n a nation that's becoming increasingly poor and overweight, numerous Southern Arizona organizations are doing what they can to make sure that healthier food shows up on the plates of our hungriest neighbors.
But it's not as simple as handing those with food-insecurity issues a bag of vegetables, officials said.
Those with the toughest health issues—like diabetes—struggle even harder to get the nutrition they need, health advocates complain, because emergency food boxes often contain foods that contribute to health problems.
The Arizona Department of Health Services estimates that one in nine individuals in Arizona has diabetes—with one-third of these people unaware they have it—and some of those wind up in the hands of diabetes program workers at El Rio Community Health Center.
"The typical ingredients in the food box are very carbohydrate-rich," said Dr. Sandra Leal, clinical pharmacist and manager of the diabetes program at El Rio. Carbs are not ideal for people struggling with diabetes, because they can cause blood-sugar levels to skyrocket.
"That's not to say people with diabetes can't eat carbohydrates," Leal said. However, she recommends a plate method of nutrition, where only one-quarter of the plate is carbohydrates. "The food box basically doesn't allow for that," she said.
There are two types of food boxes available to those who qualify—a federally managed box, from The Emergency Food Assistance Program (TEFAP), and a box managed in part by Pima County, called Food Plus.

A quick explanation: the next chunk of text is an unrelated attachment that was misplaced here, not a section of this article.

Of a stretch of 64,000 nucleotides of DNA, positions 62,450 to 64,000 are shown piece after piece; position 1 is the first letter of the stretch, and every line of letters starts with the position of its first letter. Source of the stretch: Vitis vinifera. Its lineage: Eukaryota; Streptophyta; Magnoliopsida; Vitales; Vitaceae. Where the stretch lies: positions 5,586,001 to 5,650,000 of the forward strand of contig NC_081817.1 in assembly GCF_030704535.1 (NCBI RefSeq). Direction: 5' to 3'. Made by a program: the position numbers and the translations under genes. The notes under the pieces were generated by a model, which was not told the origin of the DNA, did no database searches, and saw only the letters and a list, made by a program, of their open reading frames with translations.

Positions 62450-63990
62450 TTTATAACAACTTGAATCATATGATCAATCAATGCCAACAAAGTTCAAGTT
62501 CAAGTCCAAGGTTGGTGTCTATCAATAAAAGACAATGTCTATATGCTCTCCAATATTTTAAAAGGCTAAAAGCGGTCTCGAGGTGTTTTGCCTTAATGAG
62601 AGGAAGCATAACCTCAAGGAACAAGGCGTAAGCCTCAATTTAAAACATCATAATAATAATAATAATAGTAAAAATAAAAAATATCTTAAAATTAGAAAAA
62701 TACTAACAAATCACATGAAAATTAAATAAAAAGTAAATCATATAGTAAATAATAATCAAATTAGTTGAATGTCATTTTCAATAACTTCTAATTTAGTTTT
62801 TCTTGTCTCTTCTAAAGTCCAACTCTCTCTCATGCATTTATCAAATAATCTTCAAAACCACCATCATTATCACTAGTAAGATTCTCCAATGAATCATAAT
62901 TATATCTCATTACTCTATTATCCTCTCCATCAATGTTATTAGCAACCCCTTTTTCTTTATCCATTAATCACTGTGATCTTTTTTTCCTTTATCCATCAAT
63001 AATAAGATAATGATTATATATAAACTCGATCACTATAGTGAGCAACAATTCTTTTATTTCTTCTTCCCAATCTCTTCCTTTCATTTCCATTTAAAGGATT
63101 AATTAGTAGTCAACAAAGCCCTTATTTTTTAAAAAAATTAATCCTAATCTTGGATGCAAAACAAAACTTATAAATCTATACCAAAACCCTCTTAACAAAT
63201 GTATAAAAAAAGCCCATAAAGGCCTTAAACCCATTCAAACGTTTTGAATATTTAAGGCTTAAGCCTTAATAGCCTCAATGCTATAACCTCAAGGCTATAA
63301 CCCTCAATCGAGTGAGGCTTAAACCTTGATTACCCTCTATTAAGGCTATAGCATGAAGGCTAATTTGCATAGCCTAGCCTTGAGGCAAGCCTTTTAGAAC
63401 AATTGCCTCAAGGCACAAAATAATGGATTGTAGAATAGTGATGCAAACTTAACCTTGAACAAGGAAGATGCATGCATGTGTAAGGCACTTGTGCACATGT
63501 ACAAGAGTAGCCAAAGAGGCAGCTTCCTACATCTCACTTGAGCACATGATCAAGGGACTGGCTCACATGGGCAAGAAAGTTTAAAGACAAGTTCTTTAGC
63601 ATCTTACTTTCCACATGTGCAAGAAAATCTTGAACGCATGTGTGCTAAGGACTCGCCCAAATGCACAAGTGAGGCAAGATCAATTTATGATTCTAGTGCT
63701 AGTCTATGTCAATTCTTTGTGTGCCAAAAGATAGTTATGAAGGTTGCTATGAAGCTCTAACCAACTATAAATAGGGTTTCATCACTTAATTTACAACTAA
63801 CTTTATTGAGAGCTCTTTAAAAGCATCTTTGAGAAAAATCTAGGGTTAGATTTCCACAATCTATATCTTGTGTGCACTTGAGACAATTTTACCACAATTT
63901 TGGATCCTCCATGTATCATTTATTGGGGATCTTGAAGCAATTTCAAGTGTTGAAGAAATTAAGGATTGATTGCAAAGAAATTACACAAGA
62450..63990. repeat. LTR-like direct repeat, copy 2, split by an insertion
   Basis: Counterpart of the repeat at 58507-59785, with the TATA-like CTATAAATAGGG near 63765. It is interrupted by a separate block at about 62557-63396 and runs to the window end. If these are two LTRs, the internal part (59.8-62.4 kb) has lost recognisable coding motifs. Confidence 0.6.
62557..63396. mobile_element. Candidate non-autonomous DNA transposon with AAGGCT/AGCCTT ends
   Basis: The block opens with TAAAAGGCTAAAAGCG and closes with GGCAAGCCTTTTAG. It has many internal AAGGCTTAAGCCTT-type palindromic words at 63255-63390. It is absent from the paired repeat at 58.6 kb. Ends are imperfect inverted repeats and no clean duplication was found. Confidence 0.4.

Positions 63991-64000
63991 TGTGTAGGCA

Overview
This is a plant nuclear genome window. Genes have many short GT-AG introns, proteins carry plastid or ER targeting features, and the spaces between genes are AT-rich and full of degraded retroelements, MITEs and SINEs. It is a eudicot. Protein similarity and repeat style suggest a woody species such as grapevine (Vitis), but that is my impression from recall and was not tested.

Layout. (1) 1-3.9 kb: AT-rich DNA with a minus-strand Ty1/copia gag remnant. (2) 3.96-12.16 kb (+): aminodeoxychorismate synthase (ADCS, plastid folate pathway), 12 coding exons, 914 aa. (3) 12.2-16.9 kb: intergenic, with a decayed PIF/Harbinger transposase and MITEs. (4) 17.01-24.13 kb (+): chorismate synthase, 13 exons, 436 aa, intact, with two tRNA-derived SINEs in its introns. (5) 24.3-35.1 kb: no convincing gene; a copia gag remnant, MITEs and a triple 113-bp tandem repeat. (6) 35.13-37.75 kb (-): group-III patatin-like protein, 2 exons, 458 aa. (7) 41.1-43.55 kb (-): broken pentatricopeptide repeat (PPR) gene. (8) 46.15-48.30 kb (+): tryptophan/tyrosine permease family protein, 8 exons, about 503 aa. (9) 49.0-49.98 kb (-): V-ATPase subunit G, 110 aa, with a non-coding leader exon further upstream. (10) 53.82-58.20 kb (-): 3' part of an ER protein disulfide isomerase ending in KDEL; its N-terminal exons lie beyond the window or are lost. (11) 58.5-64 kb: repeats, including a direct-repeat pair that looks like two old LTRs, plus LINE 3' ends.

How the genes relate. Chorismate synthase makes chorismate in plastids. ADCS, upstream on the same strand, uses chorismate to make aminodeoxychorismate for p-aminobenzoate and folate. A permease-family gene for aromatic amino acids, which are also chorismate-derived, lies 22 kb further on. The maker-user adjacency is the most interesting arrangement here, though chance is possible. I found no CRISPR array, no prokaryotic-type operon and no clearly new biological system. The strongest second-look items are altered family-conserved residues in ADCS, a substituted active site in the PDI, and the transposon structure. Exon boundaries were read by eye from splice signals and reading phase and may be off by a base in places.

The federal food boxes—which a family can get at the Community Food Bank without qualification—typically contain a box of cereal; two cans of vegetables; a can of tomatoes; a jar of peanut butter; a can of soup; a bag of dry beans; a bag of rice; a box of macaroni and cheese; a can of meat; and two cans of fruit. (Those quantities increase for a larger family.)
Food Plus boxes are offered to certain low-income individuals, including seniors older than the age of 60, children 1 to 6 years old, pregnant mothers, and mothers who have given birth within a year.
The Food Plus program is also federally funded, but the Pima County Health Department determines eligibility. Food Plus boxes contain varied quantities of canned meat; canned vegetables; canned fruit; cereal; two pounds of cheese; two pounds of pasta, rice or potatoes; evaporated milk; peanut butter or dried beans; fruit juice; dried milk; and infant formula and cereal if needed. Quantities depend on family size.
Nutritionists like Leticia Martinez, who specializes in diabetes management at El Rio, are concerned about the white rice and the macaroni.
"Pasta is a very refined carbohydrate, and it tends to get people's blood sugar very high, and it's high in fat, which is not what we want," Martinez said.
Macaroni and cheese doesn't provide great nutrition for the portion size—and no one's realistically going to follow the portion-size recommendations anyway, she said.
"How can you only eat one-quarter of a cup? You're not going to get full with this. Then half a cup of mac and cheese turns into eight teaspoons of sugar," Martinez said.
When she's giving people advice on how to use the box, she often advises them to not use the cheese, and to make soup with the macaroni.
What about the white rice? "It would be great if it could be switched. You could put in barley or lentils. They're not expensive grains," Martinez said.
However, changing what goes into the boxes can't be done on the local level. TEFAP is a gigantic government program, started in 1981 by President Ronald Reagan to get rid of excess government cheese and milk; the food was shipped to local communities to help the needy. Today, the government actively purchases food for the program, and buys surplus commodities from farmers to supplement the program—and get extra money into those farmers' pockets.